Nucleus Catalog -
Item #: NSV16037
MEDICAL ANIMATION TRANSCRIPT: Let's take a look at DNA replication, the process in which DNA copies itself. Why does DNA need to copy itself? Well, before a cell divides during mitosis, it must make a copy of its original DNA. This ensures that both resulting daughter cells will have DNA that is identical to the original cell's DNA. So at what point in the cell cycle does DNA replication happen? DNA is copied or replicated during the S phase of the cell cycle. A good way to remember this is that S stands for synthesis, which means to make. Now, let's see how DNA replicates during the S phase. If we zoom into the nucleus, we can see the DNA molecules two strands or sides twisted together in the classic double-helix formation. The two strands are connected by hydrogen bonds between their nitrogenous bases. The first step of replication begins with an enzyme called DNA helicase. The suffix A-S-E or ASE tells you right away that helicase is an enzyme. Helicase unwinds and then separates the two sides of the DNA molecule by breaking the hydrogen bonds between their nitrogenous bases. Each separate half of the DNA can now serve as a template or pattern for the creation of a new strand of DNA. This separation exposes all of the nitrogenous bases on both sides of the DNA to the environment within the nucleus where free nucleotides are present. This brings us to the second step in DNA replication, the creation of two new identical DNA strands. An enzyme that assists in this process is called DNA polymerase. It adds free nucleotides available in the nucleus to the original template strands. DNA polymerase does this by creating new hydrogen bonds between the available nitrogenous bases of the free nucleotides and those on both sides of the original DNA molecule. New nucleotides are added to the template strands following the base pair rule of nitrogenous bases. Remember, in DNA, adenine always bonds with thymine. Thymine always bonds with adenine. Guanine always bonds with cytosine, and cytosine always bonds with guanine. So these newly attached nucleotides form a mirror image or complementary strand on each template strand of the original DNA. As a result of this replication process, two duplicate molecules of DNA are produced from the original DNA molecule. With DNA replication now completed, the cell is ready to begin mitosis. We will cover mitosis in another video. In summary, DNA replication is a process in which DNA duplicates itself, making an identical copy. Replication occurs during the S phase of the cell cycle when a somatic cell is preparing to divide. DNA replication is necessary so that the two daughter cells produced after mitosis both have DNA that is identical to each other and identical to the DNA in the original cell. At the beginning of replication, an enzyme called DNA helicase breaks the hydrogen bonds between nitrogenous bases and unwinds the DNA molecule. Each side of the original DNA molecule serves as a template for the creation of a new complementary strand of DNA. With the assistance of DNA polymerase and other enzymes, free nucleotides are added to the template strands following the base pair rule. The result of DNA replication is two identical duplicate DNA molecules from the original DNA molecule. ♪ [music] ♪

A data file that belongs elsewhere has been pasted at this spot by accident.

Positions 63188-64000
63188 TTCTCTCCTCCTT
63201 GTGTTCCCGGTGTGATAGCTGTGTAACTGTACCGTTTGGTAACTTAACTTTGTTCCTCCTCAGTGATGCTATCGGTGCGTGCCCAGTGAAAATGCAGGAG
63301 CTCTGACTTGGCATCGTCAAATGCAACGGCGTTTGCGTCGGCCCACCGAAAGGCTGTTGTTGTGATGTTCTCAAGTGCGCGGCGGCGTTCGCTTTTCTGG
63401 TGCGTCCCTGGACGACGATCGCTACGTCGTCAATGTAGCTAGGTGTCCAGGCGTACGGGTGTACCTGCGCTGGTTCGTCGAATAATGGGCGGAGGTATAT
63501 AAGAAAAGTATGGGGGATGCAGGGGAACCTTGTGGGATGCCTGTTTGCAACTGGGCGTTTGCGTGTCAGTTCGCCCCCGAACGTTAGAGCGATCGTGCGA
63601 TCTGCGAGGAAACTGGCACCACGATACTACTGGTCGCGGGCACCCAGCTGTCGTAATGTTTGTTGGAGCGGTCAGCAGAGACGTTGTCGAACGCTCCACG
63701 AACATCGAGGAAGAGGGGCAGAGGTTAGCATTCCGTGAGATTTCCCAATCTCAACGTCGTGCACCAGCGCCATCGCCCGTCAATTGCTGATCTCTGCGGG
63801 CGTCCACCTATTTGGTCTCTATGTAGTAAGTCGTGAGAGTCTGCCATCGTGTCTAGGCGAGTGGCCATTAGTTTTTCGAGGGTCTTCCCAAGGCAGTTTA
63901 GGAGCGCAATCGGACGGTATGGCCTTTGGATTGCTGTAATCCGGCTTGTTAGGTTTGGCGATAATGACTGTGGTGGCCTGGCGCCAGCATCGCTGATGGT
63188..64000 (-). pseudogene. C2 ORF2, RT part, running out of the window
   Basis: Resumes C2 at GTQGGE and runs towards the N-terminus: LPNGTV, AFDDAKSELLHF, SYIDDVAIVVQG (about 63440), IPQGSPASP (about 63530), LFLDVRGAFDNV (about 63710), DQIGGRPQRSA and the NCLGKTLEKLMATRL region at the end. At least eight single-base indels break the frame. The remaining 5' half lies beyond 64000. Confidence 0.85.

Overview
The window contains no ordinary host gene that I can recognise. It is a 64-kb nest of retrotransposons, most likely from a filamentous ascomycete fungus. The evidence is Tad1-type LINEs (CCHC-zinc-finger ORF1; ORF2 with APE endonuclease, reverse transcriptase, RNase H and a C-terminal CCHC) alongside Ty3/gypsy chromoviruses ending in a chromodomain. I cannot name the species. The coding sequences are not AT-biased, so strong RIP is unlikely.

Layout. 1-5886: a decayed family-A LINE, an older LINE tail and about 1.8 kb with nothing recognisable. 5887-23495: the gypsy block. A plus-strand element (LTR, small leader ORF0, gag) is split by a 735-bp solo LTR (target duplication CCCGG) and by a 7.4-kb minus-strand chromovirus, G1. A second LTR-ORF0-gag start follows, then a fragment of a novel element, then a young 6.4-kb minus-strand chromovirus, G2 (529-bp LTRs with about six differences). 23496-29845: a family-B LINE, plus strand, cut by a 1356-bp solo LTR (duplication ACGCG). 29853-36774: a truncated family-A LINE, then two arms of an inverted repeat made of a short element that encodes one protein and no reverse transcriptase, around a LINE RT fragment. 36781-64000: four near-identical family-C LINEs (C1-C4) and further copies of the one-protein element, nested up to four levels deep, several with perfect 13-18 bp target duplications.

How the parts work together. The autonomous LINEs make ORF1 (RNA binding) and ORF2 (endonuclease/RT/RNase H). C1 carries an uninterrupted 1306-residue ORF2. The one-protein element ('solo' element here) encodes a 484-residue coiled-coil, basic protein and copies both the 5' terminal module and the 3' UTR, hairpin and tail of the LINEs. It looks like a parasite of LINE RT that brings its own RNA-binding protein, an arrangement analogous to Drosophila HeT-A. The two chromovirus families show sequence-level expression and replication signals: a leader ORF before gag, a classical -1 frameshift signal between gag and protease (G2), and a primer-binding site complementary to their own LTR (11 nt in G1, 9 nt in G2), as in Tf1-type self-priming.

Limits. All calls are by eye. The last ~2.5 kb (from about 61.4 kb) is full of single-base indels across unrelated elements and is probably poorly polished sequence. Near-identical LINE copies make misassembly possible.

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Item #: NSV16037 — Source #: 1029
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